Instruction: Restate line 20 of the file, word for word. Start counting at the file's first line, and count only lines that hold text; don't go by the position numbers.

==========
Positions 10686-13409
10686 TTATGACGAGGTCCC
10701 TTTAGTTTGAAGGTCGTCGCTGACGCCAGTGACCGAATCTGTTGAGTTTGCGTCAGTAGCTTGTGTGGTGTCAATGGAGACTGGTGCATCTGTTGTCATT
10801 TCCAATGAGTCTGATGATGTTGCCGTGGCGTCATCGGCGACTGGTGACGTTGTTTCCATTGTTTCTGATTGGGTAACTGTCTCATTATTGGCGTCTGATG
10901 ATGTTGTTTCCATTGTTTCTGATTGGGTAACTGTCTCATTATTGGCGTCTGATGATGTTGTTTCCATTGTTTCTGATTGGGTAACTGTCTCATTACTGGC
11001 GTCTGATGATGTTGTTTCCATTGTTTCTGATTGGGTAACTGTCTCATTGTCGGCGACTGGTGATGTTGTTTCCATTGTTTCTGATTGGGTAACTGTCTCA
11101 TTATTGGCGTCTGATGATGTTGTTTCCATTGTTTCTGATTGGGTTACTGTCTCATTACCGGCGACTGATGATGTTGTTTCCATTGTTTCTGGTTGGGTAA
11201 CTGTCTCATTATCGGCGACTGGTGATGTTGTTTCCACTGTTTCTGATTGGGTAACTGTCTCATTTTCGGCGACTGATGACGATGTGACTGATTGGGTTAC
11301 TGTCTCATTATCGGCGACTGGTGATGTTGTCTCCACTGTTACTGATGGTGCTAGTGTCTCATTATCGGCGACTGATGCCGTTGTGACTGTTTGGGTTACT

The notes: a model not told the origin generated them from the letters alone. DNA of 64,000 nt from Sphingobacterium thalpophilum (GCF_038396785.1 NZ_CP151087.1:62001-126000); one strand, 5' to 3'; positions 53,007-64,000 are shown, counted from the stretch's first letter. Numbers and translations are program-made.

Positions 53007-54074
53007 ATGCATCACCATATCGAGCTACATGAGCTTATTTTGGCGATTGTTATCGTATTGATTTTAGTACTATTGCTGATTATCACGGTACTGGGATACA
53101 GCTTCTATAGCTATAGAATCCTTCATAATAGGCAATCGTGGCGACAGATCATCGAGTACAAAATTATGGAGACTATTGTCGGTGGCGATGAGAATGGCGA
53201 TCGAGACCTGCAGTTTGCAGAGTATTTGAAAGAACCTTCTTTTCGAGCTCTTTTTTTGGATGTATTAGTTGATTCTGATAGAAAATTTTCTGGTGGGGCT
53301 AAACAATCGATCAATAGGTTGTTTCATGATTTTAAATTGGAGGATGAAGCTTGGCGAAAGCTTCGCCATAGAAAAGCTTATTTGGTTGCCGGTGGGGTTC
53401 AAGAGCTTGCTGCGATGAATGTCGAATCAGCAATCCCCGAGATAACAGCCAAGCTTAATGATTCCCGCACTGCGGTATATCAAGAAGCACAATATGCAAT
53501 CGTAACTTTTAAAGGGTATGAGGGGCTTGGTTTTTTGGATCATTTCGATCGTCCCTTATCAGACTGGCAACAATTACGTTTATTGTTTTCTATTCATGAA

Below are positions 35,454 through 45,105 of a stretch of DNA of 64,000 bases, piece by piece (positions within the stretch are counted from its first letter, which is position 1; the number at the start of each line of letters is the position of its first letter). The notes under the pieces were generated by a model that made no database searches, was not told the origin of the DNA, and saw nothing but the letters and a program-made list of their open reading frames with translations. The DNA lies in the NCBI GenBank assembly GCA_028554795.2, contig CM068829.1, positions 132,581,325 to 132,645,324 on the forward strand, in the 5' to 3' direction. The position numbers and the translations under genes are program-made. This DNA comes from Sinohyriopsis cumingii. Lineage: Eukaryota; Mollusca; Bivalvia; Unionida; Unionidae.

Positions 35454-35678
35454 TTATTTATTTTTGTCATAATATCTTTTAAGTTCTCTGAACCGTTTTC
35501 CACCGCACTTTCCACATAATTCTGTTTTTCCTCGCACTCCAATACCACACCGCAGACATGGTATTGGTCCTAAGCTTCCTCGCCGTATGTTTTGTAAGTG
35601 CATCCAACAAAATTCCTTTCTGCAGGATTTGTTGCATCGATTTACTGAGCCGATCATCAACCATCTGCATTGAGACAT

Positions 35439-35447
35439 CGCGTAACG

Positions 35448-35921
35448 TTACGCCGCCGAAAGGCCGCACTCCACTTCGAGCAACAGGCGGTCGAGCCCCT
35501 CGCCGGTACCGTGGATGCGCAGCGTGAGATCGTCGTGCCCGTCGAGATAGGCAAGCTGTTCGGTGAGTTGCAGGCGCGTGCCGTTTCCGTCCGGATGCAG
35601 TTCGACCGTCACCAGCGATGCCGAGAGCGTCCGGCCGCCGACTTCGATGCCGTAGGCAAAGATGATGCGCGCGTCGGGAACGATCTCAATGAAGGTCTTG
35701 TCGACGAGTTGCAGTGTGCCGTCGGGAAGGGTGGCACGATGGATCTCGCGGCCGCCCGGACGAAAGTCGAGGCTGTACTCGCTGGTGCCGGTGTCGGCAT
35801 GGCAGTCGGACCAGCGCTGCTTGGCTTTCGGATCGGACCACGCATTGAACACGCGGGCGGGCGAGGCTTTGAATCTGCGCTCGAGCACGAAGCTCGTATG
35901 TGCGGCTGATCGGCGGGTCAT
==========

35454 TTATTTATTTTTGTCATAATATCTTTTAAGTTCTCTGAACCGTTTTC